Monthly Archives September 2017


The question I am most frequently asked is “how long have you and Karen been married?” or “… together?”, if the inquisitor is not sure we are married. Since I never offer a true account, I sometimes reply “not long enough!”, deflecting the question to avoid placing a barometer on our passion, e.g., 30 years – comfortable; 5 years – HOT!

In the last century, B.P.S. (Before Palm Springs), when we were living on The Canals in Venice, CA, we received a phone call from Robin Abcarian, the reporter, now editor, at the Los Angeles Times. She wanted to come to our canal side studio and interview the two of us.  We welcomed her but with some stipulations. We told her “there are 3 questions we would not answer: 1. How old are we? 2. How long have we been married? And 3. Do we own or rent?”  Later in an article which was featured in the L.A. Times Sunday Magazine with a photo of Karen and I spread across the front page, Robin went on to explain the “how long … married?” barometer theory after starting her article by advising her readers “if you meet the Barones don’t ask them …”

The 2nd most frequent question seems to be “how long did it take you to make that sculpture?” or “… that painting?” I never really think about “how long does it take” unless we have been commissioned to create a specific artwork or the artwork is slated for an exhibition or installation at a public places site. Also, artwork slated for installation at an institutional site, such as a museum or hospital, or commercial site, such as a mall or restaurant, will prompt our awareness of the calendar. Under these circumstances, the project is moved to the front burner and a work-fills-the-time critical path is established.

“Reigning Prince”/“Purple Reign” ©MMXVII
O/C:  35”H x 41”W  pentagonal shaped canvas

I became acutely aware of “how long did it take?” when Karen and I recently completed this last series of paintings. It was easy to establish “how long” because I had the dated receipts for the stretched canvases and the paintings were all completed within days of each other. This is because of a “wet over dry” technique we have developed over the years. In the application of our unique “wet over dry” technique, we apply one layer/color of oil paint pigment at a time. Within this technique, we must wait for each layer to dry completely before “going back in” with the next layer of color. We can’t stop working; so, we move on to another one of the other four “works in progress” canvases while allowing the freshly worked-on canvas to dry.

“Synchronized Swimmers” ©MMXVII
O/C: – 36”H x 60”W (slight trapezoid)

This recent series of five paintings, which encapsulate a stronger and deeper color palette set off by darker modeling and shadows, and various other new elements, needed to be introduced into the lexicon of our oeuvre. The following is the correspondence to certain galleries, art dealers and collectors, fashioned to make the introduction:

We’ve just completed 5 canvases in a new series of paintings started at the beginning of this year. They reflect our continued obsession with our “POLKA-POOKA” rabbits. However; in these paintings, our flat floating red herring “ready-mades” have disappeared and our familiar “POLKA-POOKA” rabbit protagonist finds itself at center stage in a strong dreamlike narrative. We continue to avoid the rectilinear canvas in lieu of an irregular trapezoid, pentagon, and hexagon. Our canvases take on a sculptural element which brings them beyond the function of an irrelevant sub-straight. They are part of the paintings; not just what the paintings are on. After all, we are sculptors and the shape of each canvas is somewhere between the 2D and 3D.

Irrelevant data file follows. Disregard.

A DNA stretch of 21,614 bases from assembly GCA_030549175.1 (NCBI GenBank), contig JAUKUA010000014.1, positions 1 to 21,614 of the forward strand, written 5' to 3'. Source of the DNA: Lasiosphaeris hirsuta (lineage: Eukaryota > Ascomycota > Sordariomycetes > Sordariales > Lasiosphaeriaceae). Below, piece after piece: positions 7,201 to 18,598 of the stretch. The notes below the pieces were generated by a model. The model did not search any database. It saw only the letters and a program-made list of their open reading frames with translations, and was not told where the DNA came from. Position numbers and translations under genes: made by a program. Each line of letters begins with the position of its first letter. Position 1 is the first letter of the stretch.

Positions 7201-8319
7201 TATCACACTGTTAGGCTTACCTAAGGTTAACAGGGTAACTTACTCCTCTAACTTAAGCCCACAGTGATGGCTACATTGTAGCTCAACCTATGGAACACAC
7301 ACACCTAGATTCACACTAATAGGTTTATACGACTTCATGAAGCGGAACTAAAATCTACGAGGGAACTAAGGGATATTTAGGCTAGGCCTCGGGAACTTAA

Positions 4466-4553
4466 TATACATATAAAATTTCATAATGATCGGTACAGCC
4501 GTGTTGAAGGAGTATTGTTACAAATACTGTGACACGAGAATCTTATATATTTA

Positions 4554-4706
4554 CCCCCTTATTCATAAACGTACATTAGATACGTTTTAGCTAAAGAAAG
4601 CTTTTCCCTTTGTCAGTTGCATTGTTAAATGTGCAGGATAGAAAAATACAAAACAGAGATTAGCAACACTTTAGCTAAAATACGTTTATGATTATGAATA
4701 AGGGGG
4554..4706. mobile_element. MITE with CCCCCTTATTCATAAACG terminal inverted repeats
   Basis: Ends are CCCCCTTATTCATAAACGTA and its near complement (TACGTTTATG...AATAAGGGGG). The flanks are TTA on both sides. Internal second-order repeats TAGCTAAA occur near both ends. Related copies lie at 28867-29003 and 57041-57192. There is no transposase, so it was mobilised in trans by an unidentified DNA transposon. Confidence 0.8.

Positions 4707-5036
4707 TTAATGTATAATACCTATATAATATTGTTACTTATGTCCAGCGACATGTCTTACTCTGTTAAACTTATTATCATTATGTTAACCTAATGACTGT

“Love-Bunnies” ©MMXVII
O/C: 51”H x 42”W  hexagonal shaped canvas

We enjoy saying “these paintings are wet behind the ears”. but they are ready for prime time. Although individually powerful, we would like to see them exhibited together in a public venue. They have a strong cumulative synergy when presented collectively. The paintings are each priced at $10,000.

“Aurora Borealis” ©MMXVII
O/C: -36″H x 46″W (trapezoid)
“Oh Beautiful …” ©MMXVII
O/C: – 56″H x 48″W (trapezoid)

ALSO, just prior to the time consumed by the above-mentioned “Dream Narrative” series, a “front-burner” commission came in. Our “POLKA-POOKA” rabbits caught the attention of the Chuck Jones family. Chuck was the famous Looney Tunes animator of Bugs Bunny  (+ Daffy Duck, Wile E. Coyote & “beep-beep”, the Road Runner). We thus created the large photorealistic painting titled: “BUGS IN A HARE RAISING EXPERIENCE”. We placed Bugs in a windstorm of 10 flying “ready-mades” referencing various Bugs Bunny cartoons. A three finger and a thumb white glove, a Viking opera helmet, were two such elements which we appropriated into the painting. The painting commission was for the creation of a seminal work which would foster a series of half-size limited edition prints to be unveiled at an exhibit opening on St. Patrick’s Day 2017 at the Chuck Jones Gallery in San Diego, CA. This ambitious undertaking  required signing a licensing agreement with Warner Brothers – signed – sealed – delivered. This specially created one-of-kind trapezoidal oil on canvas painting is now available for purchase. It’s price is $15,000 and obtainable exclusively from the Barone studio. The limited edition (40) prints are available through BARONE and The Chuck Jones Gallery @ $850. A special limited edition (10) prints on stainless steal are also available.

“Bugs In A Hare Raising Experience” ©MMXVII
O/C: – 48”H x 60”W (trapezoid)
Thank You,

For information regarding the works above, please contact or 760.333.8953